We tend to think of borders between countries as being firm, distinct lines—and most of the time, they are. Sometimes, though, they’re a little more… let’s say, fluid than that. Sometimes, it’s actually possible for a single place to exist in two countries at once. Heck, in some cases, these places can exist in more than two regions at once.
The idea of what makes something a “place,” too, is a bit fluid. Some of these “places” are structures or buildings—such as hotels or libraries—that straddle borders. Some are specific points on the Earth where several countries join up together. And some almost seem to occupy the same space in a weird sort of way.
The point is, geography is weird and wonderful, and often a lot less clear-cut than it may seem. The next time you’re on the road, why not make a stop at one of these eight destinations? You might be able to cross two countries off your travel bucket list in one go.
L’Hotel Arbézie Franco-Suisse: France and Switzerland
The building that now houses the Hotel Arbez, as it’s known in English, grew out of a lengthy dispute over where the exact border between France and Switzerland was. When the border was redrawn in 1862, the new division split straight down the middle of the village of La Cure—even cutting through some existing buildings. To account for these structures, stipulations were made stating that any buildings already standing at the time the new border was implemented were to be left alone.
After finding out about this peculiar decision, a local landowner, M. Ponthus, had what he considered to be a flash of brilliance: Before the new border went into effect, he purposefully erected a building that straddled the line between countries and opened a grocery store in the Swiss part of it and a pub in the French part. He hoped, as Ken Jennings wrote for CN Traveler in 2016, “to make a killing on a quasi-legal cross-border trade in alcohol, tobacco, and chocolate.” Unfortunately, his descendants had a hard time maintaining the property, so in 1921 they sold it to Jules-Jean Arbeze, who transformed it into a hotel.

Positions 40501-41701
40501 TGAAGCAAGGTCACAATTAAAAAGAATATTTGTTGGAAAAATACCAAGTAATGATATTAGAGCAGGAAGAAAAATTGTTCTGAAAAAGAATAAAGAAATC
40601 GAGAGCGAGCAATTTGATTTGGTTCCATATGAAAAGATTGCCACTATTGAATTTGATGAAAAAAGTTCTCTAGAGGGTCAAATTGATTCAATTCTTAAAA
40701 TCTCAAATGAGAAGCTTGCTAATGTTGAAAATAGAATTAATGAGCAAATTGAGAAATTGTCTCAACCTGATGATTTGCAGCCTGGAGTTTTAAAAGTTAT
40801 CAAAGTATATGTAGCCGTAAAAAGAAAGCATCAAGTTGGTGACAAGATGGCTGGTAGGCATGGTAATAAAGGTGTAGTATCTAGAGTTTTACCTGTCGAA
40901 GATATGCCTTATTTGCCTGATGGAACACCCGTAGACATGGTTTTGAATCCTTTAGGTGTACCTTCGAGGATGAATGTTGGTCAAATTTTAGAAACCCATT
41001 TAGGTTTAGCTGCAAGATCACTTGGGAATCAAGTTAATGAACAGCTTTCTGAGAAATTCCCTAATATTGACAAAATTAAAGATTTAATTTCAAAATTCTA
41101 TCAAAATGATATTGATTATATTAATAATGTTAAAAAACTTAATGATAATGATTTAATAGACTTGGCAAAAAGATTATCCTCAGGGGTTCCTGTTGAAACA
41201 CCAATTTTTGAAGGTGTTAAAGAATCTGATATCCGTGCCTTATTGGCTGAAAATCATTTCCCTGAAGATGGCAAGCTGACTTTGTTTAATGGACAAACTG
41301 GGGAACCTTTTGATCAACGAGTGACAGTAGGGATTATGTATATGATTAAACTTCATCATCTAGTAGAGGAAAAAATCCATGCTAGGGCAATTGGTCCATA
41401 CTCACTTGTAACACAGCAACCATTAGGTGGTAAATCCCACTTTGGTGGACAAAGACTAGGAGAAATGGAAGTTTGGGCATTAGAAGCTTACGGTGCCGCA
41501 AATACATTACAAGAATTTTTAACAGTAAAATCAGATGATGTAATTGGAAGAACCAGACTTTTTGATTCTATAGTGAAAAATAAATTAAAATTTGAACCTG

These days, a stay at the Hotel Arbez means you’ll pass over the Franco-Swiss border regularly: It passes through the kitchen, the dining room, the main hall and staircase, and several other rooms. You can, for example, begin climbing the stairs in France and finish climbing them in Switzerland, or stay in a room located in Switzerland with its bathroom in France. The bed in the honeymoon suite is also—somewhat ominously—sliced down the middle by the border.
Mount Everest: China and Nepal
Mount Everest isn’t just the tallest mountain above sea level on Earth, although that’s certainly its most well-known claim to fame; the summit of Everest also spans the border between China and Nepal. Accordingly, it’s known in Tibet as Chomolungma or Qomolangma and in Nepal as Sagarmatha.
You can approach Mount Everest from either side—and you’ll get a dramatically different experience depending on which side you choose. On the Tibet side in China, there’s now a paved road that runs all the way to Everest Base Camp North; recently completed, it is, as National Geographic pointed out in 2016, a “feat of engineering.” It allows those climbing the mount to “drive right to their tent spots,” which Nat Geo called “a stark contrast to the South Side Base Camp in Nepal, which demands a ten-day trek up the Khumbu Valley.”
This isn’t to say that one side is “better” than the other; they’re just different, so if you’re an experienced enough mountain climber to take on Everest, you can pick a path based on your preferences. According to the tourism website China Highlights, the Nepal side might lack the road that the Tibet side has, but the scenery is much more colorful, showcasing “temperate hillside forests, ravines, the red earth of terraced farms, and small villages surrounded by huge mountains.”
Dreiländereck: France, Switzerland, and Germany
In Basel, a distinctive monument sits on the banks of the Rhine River. It looks a little bit like a spaceship, and on its elaborate fins, it bears the flags of three countries: France, Switzerland, and Germany. This is because the monument, known as the Dreiländereck (or Border Triangle), marks the point at which all three of these countries meet. This kind of point is called—perhaps unsurprisingly—a tripoint.